Step 3: Determine types of products that meet the audience’s information needs
In addition to publishing information from regular monitoring reports and evaluation reports, a mix of knowledge products can be developed to meet the information demand of different groups. A systematic assessment of the needs and demand for specific products among targeted audiences can be undertaken to ensure the relevance and value of the products. The following are some examples of communication means and products for evaluation:
It is the responsibility of UNDP to ensure relevant and high quality knowledge products are produced in a timely manner. In order to safeguard the integrity and accuracy of the evaluation information, the commissioning units may consider including the task of producing these knowledge products in the ToRs of the evaluation team.
Step 4: Identify language requirements per product and audience
In order to optimize the impact of knowledge sharing and dissemination efforts, knowledge products should be translated into local languages whenever possible. If resources are limited, the commissioning unit may determine language requirements per knowledge product or per audience group. At a minimum, the evaluation brief should be translated into the most widely used local language. Additionally, the language used in the product should be appropriate for the technical levels of targeted audience. It is best to avoid technical jargon and be wary of heavy acronym usage.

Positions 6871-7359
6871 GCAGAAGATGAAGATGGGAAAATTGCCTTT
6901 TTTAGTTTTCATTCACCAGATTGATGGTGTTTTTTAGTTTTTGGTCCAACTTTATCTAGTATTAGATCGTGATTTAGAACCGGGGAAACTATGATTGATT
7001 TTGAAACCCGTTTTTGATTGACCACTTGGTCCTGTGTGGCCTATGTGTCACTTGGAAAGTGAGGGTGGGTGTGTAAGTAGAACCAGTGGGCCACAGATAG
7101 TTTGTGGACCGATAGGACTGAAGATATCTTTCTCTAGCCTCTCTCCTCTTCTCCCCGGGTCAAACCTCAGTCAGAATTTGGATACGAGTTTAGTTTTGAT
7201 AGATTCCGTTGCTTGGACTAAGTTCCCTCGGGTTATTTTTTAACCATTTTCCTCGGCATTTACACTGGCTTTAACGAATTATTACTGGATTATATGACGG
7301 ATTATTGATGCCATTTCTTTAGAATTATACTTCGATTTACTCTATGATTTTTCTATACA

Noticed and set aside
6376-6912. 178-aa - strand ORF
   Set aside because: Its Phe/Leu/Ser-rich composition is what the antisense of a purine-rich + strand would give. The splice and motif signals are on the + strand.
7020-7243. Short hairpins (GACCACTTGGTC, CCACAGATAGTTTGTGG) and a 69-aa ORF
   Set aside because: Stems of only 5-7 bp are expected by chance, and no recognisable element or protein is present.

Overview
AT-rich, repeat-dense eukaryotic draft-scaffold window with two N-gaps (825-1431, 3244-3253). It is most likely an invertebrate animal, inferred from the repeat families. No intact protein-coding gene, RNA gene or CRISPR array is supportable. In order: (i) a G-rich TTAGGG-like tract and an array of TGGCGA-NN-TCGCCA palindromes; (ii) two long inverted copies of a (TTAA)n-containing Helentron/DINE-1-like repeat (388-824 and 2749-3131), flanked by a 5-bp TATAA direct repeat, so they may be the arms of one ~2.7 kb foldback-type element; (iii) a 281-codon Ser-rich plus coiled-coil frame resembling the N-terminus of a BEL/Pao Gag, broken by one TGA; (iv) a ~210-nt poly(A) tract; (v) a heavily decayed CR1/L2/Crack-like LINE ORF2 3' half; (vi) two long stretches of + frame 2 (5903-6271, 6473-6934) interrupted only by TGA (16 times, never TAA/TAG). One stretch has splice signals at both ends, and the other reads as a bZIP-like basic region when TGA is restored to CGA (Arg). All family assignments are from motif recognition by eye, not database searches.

Step 5: Determine efficient forms and dissemination methods per evaluation knowledge product
Most evaluation reports and knowledge products can be shared as an electronic copy. In order to enhance the efficiency in terms of time and cost, the organization’s public webpage and the e-mail list should be strategically used as means for dissemination (see Box 44). For example, the evaluation reports should be uploaded on the organization’s internal and external webpage with a blurb that summarizes the key information in the report.
Box 44. Tools and networks to support evaluation knowledge sharing
Evaluation Resource Centre: The ERC, available at erc.undp.org, is a repository of evaluation reports and serves as the organization’s primary tool for knowledge management in evaluation. To date, it contains more than 1,000 evaluation reports and 400 evaluation ToRs. Reports can be searched by region, country, evaluation type, year and other key words. It also provides a list of evaluation focal points across UNDP to foster information exchange and learning on evaluation.
Knowledge products by policy and practice bureaux in Headquarters (BDP, BCPR and Partnership Bureau): Policy and practice bureaux in UNDP Headquarters produce a number of knowledge-based products in UNDP core results areas and their respective focus areas. Lessons from evaluations provide useful inputs to their ongoing work on knowledge consolidation and sharing.